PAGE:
Introduction. Although some aspects of the study of geography are common across a large number of countries, nevertheless a marked ‘geography of geographies’ has emerged since the Second World War. Until then, there was considerable common ground that geography was the study of areal differentiation or chorology; it described and provided accounts for inter-regional differences in environments, human activities, and the interactions between the two. The widely adopted foundations for such an approach were laid down by German and French geographers - with a major American defence of that approach published in 1939 (Hartshorne 1939; see also Entrikin and Brunn 1990; Hartshorne 1959). Those foundations were rapidly eroded in the anglophone world during the immediate post-war decades. Human geography in the United Kingdom, the United States, and most of the former British Empire took a new set of paths and contacts with practices in other language realms declined, although Scandinavia and the Netherlands were exceptions - much of the research done there is published in English and contacts with English-speaking geographers were strengthened post-1950, with the anglophone ‘new geographies’ adapted to local circumstances (Öhman and Simonsen 2003). Some national traditions were sustained in other language realms, such as the dominance of the regional monograph in French practice (Clout 2009; see also Clout 2003), but many aspects of the ‘new paths’ taken within anglophone geography were later adopted there in some form, fostered by two-way contacts (not least attendance at the annual meetings of the Association of American Geographers, which took on a pronounced international complexion from the 1990s on).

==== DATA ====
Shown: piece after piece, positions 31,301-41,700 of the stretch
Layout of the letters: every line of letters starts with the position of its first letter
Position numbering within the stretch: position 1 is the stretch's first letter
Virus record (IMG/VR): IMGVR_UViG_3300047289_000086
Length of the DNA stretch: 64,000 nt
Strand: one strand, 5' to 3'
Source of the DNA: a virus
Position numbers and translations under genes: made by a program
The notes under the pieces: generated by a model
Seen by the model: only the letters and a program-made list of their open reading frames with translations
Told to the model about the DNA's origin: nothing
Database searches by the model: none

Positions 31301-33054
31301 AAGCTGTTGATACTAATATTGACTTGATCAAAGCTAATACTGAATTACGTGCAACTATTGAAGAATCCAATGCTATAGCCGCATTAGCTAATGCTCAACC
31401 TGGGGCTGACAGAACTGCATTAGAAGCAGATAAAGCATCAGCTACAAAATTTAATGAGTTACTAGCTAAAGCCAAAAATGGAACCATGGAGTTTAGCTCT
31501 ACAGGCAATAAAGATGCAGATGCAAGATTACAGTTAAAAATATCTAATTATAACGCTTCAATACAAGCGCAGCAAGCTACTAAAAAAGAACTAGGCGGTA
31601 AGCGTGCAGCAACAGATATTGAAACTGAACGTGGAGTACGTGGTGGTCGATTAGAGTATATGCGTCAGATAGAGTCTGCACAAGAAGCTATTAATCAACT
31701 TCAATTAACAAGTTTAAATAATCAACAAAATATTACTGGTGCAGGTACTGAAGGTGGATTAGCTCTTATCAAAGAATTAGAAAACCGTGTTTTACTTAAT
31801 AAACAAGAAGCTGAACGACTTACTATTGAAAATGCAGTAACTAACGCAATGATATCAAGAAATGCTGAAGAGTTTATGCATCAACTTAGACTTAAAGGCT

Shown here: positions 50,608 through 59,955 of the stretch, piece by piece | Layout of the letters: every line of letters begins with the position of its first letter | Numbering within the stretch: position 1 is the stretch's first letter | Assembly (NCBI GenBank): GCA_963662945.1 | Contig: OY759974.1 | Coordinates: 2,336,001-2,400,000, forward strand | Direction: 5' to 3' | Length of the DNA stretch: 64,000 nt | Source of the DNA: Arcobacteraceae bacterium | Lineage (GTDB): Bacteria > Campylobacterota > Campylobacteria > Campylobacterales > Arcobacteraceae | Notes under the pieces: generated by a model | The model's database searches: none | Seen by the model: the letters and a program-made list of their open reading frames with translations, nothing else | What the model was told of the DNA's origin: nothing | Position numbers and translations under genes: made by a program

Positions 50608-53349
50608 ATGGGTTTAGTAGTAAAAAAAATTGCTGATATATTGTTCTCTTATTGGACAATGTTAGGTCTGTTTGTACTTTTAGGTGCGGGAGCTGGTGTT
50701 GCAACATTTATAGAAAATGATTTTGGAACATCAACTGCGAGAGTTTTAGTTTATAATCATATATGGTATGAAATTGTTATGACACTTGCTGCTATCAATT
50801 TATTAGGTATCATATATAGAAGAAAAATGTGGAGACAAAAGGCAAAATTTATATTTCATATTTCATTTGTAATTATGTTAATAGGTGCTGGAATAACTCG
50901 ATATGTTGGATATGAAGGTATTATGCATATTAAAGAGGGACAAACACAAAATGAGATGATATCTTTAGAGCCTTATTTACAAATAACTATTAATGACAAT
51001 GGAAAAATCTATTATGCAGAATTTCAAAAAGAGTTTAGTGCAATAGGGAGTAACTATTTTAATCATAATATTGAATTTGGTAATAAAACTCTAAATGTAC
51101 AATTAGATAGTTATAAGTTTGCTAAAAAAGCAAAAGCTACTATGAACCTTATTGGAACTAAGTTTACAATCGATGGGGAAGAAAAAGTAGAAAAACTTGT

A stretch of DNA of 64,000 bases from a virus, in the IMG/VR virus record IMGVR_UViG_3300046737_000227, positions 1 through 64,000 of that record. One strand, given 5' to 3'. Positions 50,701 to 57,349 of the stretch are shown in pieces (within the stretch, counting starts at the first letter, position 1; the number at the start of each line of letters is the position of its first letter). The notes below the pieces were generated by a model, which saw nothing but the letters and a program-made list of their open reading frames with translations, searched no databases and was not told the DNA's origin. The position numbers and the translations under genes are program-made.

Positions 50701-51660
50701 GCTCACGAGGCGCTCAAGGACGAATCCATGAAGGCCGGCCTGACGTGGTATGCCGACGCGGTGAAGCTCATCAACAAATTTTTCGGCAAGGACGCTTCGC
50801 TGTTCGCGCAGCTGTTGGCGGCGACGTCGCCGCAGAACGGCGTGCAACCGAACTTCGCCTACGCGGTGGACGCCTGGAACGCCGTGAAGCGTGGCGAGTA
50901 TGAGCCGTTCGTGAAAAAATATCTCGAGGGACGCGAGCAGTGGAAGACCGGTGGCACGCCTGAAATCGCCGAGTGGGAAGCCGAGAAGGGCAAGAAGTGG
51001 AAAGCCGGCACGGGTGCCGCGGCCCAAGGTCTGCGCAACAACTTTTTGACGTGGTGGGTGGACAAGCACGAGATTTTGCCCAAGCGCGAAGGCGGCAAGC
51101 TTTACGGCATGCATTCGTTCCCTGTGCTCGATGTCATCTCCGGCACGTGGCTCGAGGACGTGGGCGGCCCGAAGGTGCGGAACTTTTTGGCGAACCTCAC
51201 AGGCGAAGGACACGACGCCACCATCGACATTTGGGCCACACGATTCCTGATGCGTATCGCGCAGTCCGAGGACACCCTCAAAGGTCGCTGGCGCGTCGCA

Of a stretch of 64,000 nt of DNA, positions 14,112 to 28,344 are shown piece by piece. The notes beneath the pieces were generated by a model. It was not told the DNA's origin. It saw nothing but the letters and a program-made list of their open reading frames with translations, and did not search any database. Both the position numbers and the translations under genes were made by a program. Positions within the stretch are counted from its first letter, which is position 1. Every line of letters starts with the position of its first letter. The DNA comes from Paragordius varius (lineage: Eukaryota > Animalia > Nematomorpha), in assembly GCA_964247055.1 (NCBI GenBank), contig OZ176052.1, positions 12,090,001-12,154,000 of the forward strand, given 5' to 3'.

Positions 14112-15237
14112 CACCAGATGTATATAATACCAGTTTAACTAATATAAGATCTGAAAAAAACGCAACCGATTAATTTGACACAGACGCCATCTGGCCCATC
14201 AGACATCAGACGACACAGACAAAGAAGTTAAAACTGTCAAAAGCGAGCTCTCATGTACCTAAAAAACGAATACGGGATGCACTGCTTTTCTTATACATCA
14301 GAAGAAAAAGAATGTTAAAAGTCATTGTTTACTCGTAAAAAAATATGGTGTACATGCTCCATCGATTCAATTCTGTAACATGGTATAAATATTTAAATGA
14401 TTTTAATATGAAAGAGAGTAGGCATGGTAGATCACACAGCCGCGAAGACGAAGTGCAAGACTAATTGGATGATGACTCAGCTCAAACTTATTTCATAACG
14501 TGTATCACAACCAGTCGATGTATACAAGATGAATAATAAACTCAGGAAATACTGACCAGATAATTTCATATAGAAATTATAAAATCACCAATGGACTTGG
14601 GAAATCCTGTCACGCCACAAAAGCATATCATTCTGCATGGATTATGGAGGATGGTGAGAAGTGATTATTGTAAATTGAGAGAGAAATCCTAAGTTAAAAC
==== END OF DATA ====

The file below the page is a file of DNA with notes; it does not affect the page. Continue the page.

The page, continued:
|Title of host publication||The History of the Social Sciences Since 1945|
|Publisher||Cambridge University Press|
|Number of pages||29|
|Publication status||Published - 1 Jan 2010|